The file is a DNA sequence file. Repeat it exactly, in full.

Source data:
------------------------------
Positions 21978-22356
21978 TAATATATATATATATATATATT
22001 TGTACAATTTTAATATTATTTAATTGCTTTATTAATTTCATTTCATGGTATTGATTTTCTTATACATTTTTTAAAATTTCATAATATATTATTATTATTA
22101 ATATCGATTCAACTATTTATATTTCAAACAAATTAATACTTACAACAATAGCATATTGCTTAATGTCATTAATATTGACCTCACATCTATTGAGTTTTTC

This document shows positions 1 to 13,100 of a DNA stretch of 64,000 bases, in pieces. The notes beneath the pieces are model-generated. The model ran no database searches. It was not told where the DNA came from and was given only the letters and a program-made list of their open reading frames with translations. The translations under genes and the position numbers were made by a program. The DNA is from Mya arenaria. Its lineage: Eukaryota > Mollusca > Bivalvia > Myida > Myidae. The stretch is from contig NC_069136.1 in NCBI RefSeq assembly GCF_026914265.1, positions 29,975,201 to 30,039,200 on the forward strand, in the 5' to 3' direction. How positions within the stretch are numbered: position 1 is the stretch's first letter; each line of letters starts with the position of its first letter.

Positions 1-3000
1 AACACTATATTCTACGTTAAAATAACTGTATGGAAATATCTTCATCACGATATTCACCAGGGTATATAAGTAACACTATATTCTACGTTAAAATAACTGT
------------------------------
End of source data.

Positions 21978-22356
21978 TAATATATATATATATATATATT
22001 TGTACAATTTTAATATTATTTAATTGCTTTATTAATTTCATTTCATGGTATTGATTTTCTTATACATTTTTTAAAATTTCATAATATATTATTATTATTA
22101 ATATCGATTCAACTATTTATATTTCAAACAAATTAATACTTACAACAATAGCATATTGCTTAATGTCATTAATATTGACCTCACATCTATTGAGTTTTTC

This document shows positions 1 to 13,100 of a DNA stretch of 64,000 bases, in pieces. The notes beneath the pieces are model-generated. The model ran no database searches. It was not told where the DNA came from and was given only the letters and a program-made list of their open reading frames with translations. The translations under genes and the position numbers were made by a program. The DNA is from Mya arenaria. Its lineage: Eukaryota > Mollusca > Bivalvia > Myida > Myidae. The stretch is from contig NC_069136.1 in NCBI RefSeq assembly GCF_026914265.1, positions 29,975,201 to 30,039,200 on the forward strand, in the 5' to 3' direction. How positions within the stretch are numbered: position 1 is the stretch's first letter; each line of letters starts with the position of its first letter.

Positions 1-3000
1 AACACTATATTCTACGTTAAAATAACTGTATGGAAATATCTTCATCACGATATTCACCAGGGTATATAAGTAACACTATATTCTACGTTAAAATAACTGT